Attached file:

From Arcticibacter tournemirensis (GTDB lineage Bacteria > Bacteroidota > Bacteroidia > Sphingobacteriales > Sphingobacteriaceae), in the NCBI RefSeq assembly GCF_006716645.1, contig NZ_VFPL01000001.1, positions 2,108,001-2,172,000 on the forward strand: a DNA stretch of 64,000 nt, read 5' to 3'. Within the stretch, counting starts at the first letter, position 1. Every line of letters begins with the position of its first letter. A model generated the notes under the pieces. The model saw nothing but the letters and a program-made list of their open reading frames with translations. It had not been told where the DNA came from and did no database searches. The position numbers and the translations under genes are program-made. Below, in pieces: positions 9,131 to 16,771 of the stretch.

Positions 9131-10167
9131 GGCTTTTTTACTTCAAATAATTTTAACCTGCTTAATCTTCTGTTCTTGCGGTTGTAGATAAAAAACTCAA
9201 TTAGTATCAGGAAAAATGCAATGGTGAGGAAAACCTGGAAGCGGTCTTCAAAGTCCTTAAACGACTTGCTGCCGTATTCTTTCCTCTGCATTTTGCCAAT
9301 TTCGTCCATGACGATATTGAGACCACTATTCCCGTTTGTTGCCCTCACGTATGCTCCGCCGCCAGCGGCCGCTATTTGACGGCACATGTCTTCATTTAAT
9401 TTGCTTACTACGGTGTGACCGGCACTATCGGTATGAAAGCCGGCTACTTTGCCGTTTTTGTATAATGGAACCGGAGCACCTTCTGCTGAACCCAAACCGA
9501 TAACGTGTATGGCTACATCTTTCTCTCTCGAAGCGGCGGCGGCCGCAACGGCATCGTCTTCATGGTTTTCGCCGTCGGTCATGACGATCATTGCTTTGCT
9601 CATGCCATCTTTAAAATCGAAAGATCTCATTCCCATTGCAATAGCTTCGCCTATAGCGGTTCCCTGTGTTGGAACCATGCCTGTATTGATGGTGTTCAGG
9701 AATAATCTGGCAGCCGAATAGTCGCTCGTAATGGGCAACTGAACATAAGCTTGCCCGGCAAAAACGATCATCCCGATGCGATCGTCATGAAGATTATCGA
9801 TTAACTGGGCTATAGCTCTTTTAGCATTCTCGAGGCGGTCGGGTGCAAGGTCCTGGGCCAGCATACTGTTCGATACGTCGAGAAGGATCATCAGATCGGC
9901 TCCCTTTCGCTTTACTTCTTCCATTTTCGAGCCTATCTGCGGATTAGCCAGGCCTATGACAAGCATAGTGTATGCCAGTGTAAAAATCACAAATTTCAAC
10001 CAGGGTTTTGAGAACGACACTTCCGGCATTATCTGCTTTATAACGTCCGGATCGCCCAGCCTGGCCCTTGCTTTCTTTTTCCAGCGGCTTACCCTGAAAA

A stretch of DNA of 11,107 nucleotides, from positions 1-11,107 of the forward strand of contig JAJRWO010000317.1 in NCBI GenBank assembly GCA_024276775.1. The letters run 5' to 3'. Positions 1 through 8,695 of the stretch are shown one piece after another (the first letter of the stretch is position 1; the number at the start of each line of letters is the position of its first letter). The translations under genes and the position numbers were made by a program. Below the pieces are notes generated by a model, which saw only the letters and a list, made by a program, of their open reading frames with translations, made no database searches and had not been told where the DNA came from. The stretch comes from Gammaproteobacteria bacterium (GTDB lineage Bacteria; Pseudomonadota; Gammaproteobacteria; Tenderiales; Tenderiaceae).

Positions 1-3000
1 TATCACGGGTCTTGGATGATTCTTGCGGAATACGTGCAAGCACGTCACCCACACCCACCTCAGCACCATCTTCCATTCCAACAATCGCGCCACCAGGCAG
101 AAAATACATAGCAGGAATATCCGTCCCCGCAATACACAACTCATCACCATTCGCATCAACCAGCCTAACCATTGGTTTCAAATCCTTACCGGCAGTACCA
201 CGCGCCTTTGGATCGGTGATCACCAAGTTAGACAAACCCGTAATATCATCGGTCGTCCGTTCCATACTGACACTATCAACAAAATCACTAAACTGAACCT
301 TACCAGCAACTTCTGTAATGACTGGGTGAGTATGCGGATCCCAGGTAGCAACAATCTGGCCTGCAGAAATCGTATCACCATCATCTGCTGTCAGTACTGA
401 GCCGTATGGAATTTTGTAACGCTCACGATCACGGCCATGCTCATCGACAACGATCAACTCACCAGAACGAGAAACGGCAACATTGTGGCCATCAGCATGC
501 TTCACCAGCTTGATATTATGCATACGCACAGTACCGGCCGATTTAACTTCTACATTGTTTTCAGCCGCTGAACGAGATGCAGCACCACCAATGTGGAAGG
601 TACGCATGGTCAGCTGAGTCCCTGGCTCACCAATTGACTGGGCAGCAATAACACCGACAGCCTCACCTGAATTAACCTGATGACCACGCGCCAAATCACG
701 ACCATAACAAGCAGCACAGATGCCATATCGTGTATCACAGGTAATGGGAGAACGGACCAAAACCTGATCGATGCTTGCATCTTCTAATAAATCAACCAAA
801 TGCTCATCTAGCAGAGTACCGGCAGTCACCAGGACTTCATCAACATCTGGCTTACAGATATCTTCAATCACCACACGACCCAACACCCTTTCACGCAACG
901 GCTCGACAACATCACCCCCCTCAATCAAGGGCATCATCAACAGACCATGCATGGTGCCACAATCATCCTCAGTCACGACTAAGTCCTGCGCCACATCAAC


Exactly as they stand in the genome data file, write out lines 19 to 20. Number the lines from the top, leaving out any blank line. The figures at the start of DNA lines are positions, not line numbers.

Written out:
401 GCCGTATGGAATTTTGTAACGCTCACGATCACGGCCATGCTCATCGACAACGATCAACTCACCAGAACGAGAAACGGCAACATTGTGGCCATCAGCATGC
501 TTCACCAGCTTGATATTATGCATACGCACAGTACCGGCCGATTTAACTTCTACATTGTTTTCAGCCGCTGAACGAGATGCAGCACCACCAATGTGGAAGG